The fifth anniversary of HIRI
The Helmholtz Institute Würzburg celebrates its birthday – and reflects on its many achievements to date
Würzburg / Braunschweig, May 10, 2022 – With numerous supporters and cooperation partners, the Helmholtz Institute for RNA-based Infection Research (HIRI) Würzburg celebrated its fifth anniversary today, May 10. The location of the Helmholtz Centre for Infection Research (HZI) in Braunschweig in cooperation with the Julius-Maximilians-Universität (JMU) Würzburg had invited about 200 guests from science, politics, ministries and authorities to the Würzburg Residence. Together, they celebrated achievements to date and looked ahead to the institute's upcoming projects. Among the guests congratulating the institute was Ilse Aigner, President of the Bavarian State Parliament.
In May 2017, the world's first institution combining research on ribonucleic acids (RNA) with infection biology was founded in Würzburg: the Helmholtz Institute for RNA-based Infection Research (HIRI). Since then, the still young HIRI has gained a global reputation in basic RNA research and as a technological pioneer.
The HIRI can already claim considerable renown: In 2017, for example, founding director Jörg Vogel received the Gottfried Wilhelm Leibniz Prize – the most important research funding award in Germany. In addition, four of eight research group leaders at HIRI have been given an ERC Grant from the European Research Council (ERC) – awards that are among the most prestigious and significant in Europe.
Anniversary with numerous supporters: Prof Dr Dirk Heinz, Scientific Director of the Helmholtz Centre for Infection Research; Prof Dr Paul Pauli, President of the Julius-Maximilians-Universität of Würzburg; Ilse Aigner, President of the Bavarian State Parliament; Prof Dr Jörg Vogel, Managing Director of the Helmholtz Institute for RNA-based Infection Research; Alice Hohn, Head of Administration of the Helmholtz Institute for RNA-based Infection Research; Dr Ulrike Wolf, Ministerial Director at the Bavarian State Ministry of Economic Affairs, Regional Development and Energy; Elisabeth Gerndt, Acting Administrative Director of the Helmholtz Centre for Infection Research, Dr Uwe Klug, Chancellor of the Julius-Maximilians-Universität of Würzburg (f.l.t.r.). © HIRI, Mario Schmitt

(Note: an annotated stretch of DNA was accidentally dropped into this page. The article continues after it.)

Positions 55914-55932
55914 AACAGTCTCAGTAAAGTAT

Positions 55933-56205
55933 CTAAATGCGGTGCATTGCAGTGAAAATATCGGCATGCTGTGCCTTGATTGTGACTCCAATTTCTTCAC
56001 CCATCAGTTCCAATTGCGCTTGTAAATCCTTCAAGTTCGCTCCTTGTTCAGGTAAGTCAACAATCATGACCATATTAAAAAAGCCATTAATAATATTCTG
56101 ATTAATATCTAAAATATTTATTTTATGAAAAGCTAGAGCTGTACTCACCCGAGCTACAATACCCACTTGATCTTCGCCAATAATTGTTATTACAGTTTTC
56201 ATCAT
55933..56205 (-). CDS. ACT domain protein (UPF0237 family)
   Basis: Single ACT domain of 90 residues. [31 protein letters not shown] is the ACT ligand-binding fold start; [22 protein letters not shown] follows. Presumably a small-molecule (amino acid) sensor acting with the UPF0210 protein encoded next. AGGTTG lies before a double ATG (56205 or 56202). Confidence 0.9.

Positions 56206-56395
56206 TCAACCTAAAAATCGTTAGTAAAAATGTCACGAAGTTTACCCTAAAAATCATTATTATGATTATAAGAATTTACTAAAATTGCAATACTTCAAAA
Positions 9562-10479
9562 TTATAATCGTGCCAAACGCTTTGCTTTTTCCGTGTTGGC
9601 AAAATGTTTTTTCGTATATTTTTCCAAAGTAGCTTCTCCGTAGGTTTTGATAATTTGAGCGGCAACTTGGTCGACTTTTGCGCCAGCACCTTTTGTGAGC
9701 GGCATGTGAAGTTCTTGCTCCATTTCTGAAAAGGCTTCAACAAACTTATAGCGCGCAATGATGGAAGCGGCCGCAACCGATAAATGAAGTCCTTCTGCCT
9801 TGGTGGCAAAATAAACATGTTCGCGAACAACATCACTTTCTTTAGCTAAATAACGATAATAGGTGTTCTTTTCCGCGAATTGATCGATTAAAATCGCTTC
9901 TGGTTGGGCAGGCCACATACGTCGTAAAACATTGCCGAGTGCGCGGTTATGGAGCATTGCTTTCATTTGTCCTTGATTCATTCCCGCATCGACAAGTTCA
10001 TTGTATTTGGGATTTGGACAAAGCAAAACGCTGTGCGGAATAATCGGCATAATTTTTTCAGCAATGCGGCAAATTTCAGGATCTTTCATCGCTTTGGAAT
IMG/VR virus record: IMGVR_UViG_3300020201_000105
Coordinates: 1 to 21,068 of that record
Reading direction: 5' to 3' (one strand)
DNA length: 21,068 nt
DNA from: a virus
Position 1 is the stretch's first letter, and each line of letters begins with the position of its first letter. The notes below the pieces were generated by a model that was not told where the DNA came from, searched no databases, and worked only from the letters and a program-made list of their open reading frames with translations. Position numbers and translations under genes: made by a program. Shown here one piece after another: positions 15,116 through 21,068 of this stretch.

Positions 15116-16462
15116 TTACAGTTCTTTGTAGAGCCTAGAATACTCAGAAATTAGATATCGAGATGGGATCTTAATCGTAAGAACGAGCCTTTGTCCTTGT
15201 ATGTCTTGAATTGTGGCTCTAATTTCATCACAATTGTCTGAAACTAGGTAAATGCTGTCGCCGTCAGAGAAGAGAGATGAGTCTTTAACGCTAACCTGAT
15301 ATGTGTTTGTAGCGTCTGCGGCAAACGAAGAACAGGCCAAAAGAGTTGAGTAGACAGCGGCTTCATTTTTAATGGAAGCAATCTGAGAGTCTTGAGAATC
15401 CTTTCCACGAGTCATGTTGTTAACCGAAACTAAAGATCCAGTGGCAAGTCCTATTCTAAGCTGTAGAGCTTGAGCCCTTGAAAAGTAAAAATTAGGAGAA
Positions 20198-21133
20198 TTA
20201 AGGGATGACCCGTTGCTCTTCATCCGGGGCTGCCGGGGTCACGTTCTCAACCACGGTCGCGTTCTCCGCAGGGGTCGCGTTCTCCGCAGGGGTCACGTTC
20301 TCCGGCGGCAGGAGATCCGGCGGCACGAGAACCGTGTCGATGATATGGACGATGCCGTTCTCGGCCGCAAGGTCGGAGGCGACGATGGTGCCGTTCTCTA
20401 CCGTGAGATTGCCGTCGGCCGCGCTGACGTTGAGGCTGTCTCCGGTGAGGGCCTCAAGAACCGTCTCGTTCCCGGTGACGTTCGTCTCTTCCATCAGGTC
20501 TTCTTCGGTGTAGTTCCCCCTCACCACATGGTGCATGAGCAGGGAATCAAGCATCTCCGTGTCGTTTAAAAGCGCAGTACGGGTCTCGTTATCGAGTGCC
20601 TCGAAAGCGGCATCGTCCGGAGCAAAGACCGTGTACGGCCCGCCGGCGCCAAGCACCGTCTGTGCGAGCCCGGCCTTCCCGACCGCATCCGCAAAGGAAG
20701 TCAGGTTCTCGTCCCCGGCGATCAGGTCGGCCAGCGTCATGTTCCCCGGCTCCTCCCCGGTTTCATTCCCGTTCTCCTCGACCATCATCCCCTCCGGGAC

HIRI is not lacking in research successes either: since its foundation, it has published approximately 200 scientific papers, including some in the world's best journals such as "Nature", "Science", and "Cell". In 2020, HIRI-led scientists from Würzburg and the USA achieved an international breakthrough in research on SARS-CoV-2: they were the first team in the world to identify the interactions of viral RNA with the proteins of human cells. In doing so, they provided an important basis for the development of drugs, for example. In 2021, the HIRI, in cooperation with JMU, created a new RNA diagnostic technology based on the gene scissors CRISPR. In the meantime, a patent has been applied for, and the method, called "LEOPARD", offers the chance to replace conventional PCR tests one day, as it is significantly more precise and faster.